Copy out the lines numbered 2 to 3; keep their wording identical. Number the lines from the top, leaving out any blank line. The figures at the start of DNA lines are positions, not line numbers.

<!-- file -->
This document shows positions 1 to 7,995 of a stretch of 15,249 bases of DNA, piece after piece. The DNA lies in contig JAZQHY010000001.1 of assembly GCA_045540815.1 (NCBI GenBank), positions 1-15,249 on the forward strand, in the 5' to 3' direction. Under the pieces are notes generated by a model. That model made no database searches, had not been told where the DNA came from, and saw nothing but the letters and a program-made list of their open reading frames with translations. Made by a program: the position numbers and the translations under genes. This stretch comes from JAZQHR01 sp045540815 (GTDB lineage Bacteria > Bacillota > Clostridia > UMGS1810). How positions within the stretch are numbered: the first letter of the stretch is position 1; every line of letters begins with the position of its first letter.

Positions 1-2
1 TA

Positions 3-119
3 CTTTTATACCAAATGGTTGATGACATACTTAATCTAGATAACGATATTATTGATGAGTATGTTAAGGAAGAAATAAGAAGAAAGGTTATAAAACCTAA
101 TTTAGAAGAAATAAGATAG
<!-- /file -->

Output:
Positions 1-2
1 TA